Happy St. Patrick’s Day! Here are some of my favorite things from the Emerald Isle –
St. Patrick. I have often written about the famous missionary himself, so I won’t go into that story again, but suffice it to say, he is someone worth remembering. He was probably born in England in the late 300s, then kidnapped by pirates as a teenager and taken to Ireland as a slave. He later escaped, went back to his homeland and became a priest – then had a vision of an Irishman begging him to come back to that island and bring them the gospel. In one generation, Ireland was transformed from a coarse, pagan land, into a Christian seat of education and learning. If you want to know more, I highly recommend How the Irish Saved Civilization by Thomas Cahill.
The hymn, “Be Thou My Vision.” During Patrick’s life, on Easter Sunday around the year 433, a Druid king ordered celebration of a pagan holiday instead of the Christian holy day and declared it illegal for anyone to light a fire for any other purpose. Patrick, in defiance of the king and at the risk of his own life, climbed the highest hill and ignited a huge bonfire, to celebrate Jesus as “the Light of the World,” and God’s light shining in dark places. Years later, an unknown composer wrote a beautiful, haunting melody in memory of the event and named it for the place where it happened – Slane Hill.
Legend says that an Irish poet from the sixth century, St. Dallán Forgaill, wrote a lyric that borrowed phrases from another poem often attributed to Patrick known as “The Breastplate.” Forgaill’s poem was forgotten until 1905, when a 25-year-old university student, Mary Byrne, discovered it and translated it into English for the first time. Then in 1912, an Irish woman named Eleanor Hull set the words to music, using the old melody “Slane,” which by then had become a familiar Irish folk tune. It was first published in 1919 and has been appreciated by worshippers ever since – from the opening lyric, “Be Thou my vision, O Lord of my heart,” to its references to God as “High King of Heaven.”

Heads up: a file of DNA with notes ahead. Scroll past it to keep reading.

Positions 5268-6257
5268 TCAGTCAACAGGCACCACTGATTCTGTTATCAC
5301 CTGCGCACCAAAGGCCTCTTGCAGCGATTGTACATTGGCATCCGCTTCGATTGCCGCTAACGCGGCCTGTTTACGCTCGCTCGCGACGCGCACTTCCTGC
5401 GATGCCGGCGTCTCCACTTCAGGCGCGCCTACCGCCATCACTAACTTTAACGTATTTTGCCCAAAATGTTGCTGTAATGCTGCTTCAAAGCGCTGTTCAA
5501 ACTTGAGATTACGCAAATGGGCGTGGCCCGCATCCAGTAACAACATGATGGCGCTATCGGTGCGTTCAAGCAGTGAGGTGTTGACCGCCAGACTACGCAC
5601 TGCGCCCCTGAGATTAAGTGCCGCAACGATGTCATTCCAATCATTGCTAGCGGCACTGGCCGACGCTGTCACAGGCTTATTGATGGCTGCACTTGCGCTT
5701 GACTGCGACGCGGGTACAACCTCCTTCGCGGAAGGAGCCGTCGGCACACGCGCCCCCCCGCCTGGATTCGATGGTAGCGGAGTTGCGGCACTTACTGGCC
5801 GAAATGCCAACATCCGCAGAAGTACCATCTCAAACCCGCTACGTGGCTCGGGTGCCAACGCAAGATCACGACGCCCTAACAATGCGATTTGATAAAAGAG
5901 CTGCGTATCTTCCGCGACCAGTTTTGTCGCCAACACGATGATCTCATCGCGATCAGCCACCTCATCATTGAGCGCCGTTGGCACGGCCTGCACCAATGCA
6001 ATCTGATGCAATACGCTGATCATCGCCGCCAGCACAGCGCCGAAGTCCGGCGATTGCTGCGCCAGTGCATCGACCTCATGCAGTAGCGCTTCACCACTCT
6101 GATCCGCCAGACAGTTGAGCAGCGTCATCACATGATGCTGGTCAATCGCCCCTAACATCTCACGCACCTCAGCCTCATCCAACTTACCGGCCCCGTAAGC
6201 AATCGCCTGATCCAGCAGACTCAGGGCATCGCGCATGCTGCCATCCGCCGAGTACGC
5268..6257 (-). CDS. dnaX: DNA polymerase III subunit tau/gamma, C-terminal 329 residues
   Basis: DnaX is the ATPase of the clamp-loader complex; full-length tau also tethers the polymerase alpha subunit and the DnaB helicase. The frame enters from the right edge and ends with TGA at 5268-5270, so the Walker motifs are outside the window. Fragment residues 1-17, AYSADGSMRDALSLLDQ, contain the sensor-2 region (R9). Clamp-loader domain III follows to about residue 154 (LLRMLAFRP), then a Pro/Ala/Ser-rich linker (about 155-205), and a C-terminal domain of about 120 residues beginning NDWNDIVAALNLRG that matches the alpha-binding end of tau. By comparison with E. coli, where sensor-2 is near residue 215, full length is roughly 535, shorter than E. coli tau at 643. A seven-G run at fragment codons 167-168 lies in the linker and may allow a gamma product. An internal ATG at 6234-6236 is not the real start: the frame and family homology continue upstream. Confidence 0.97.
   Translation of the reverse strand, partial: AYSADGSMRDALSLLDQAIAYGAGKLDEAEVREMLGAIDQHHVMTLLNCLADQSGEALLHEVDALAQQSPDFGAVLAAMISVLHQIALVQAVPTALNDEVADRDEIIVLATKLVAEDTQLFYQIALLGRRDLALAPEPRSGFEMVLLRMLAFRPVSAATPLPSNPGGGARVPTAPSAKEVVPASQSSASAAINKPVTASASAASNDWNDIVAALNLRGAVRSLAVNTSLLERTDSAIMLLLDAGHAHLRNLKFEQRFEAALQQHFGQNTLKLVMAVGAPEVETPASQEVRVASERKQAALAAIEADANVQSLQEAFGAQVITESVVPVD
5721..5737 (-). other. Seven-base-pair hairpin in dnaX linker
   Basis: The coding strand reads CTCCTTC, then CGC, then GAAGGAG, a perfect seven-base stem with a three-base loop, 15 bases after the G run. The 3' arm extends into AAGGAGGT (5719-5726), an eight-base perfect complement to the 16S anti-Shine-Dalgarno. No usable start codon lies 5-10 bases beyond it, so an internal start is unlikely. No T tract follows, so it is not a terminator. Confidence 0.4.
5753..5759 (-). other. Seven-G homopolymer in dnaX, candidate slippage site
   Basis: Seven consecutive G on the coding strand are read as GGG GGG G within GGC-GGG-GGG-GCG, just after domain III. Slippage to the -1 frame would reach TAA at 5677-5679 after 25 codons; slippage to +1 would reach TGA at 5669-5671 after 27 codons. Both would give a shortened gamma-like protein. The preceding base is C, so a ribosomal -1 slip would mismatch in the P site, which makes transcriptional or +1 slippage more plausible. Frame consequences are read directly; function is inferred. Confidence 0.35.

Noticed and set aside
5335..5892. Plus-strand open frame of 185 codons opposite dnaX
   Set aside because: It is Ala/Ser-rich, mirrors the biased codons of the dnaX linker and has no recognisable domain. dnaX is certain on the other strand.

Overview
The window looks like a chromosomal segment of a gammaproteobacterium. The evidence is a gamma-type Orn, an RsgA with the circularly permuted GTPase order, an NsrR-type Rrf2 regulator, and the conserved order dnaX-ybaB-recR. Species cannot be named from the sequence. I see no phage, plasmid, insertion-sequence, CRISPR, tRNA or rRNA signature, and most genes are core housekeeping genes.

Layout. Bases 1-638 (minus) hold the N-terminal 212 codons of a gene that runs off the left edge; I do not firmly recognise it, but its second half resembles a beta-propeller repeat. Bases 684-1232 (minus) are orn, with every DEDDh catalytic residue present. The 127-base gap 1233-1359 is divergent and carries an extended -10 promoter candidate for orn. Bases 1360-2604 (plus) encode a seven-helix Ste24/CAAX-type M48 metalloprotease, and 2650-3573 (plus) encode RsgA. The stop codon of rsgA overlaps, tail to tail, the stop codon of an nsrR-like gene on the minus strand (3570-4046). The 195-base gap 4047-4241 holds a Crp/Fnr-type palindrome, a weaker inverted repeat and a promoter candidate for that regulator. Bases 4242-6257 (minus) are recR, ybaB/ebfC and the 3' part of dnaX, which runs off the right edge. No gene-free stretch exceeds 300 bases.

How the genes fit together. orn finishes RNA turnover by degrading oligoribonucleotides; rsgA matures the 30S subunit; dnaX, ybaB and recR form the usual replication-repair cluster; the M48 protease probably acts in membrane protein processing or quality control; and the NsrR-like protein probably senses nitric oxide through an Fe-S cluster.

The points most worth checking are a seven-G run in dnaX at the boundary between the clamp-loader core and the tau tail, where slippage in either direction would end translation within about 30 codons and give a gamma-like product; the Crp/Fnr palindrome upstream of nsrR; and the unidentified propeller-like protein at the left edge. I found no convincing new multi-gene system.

Celtic music. Speaking of that hymn, one of the things I love about Ireland is traditional folk music. The acoustic sound is one of the foundations of a lot of old-school country music, Bluegrass, and what is today often called “Americana” music. The style uses a fiddle, an Irish “tin whistle,” flute, mandolin, banjo, Uilleann pipes, and often, an accordion or concertina. The guitar and Irish harp are also often used – and since much of it is made to accompany traditional folk dances, a frame drum, a bodhran, is also included. The tunes are often simple melodies with beautiful harmonies, and can range in mood from rollicking, toe-tapping, fun times, to sad and mournful – but always straight to the heart. And by the way – it’s pronounced “KEL-tic,” with a hard “K” sound. The SELL-tics are a basketball team in Boston.
Guinness Beer. Okay, I’m not a big fan of beer, and those of you who don’t drink alcohol at all are welcome to skip this part, but: Guinness Stout has been a famous part of Ireland since 1759, when Arthur Guinness signed a 9,000-year lease on the St. James Gate property in Dublin. Mr. Guinness was a good and generous man who took excellent care of his employees, establishing schools and medical clinics for his workers, providing housing at a reasonable cost, and many other benefits – even organizing Sunday trips to the country by train so his workers could have some time out of the city. Beyond that, back in the day, Dublin’s drinking water was often polluted, causing all kinds of disease, so drinking Guinness was considered a healthier option. Its alcohol level is obviously MUCH lower than Irish whiskey, so it actually reduced drunkenness. I especially enjoy a pint during cold weather, with its nutty, yeasty flavor – the taste always reminds me of the smell of fresh-baked bread. And I love to cook with it too, especially using it as an ingredient in beef stew and roast beef.
The Quiet Man. Okay, this is technically an Irish American movie, but it was filmed in Ireland and is a treat to watch. It’s also my very favorite John Wayne film, co-starring Irish actress Maureen O’Hara and Barry Fitzgerald. It was a passion project for director John Ford, who was himself Irish American, and who worked for over ten years to bring it to the screen. I love it! And the proprieties at all times, if you please…
So, wear your green and celebrate – on March 17, we can all be Irish. Sláinte andErin go Braugh!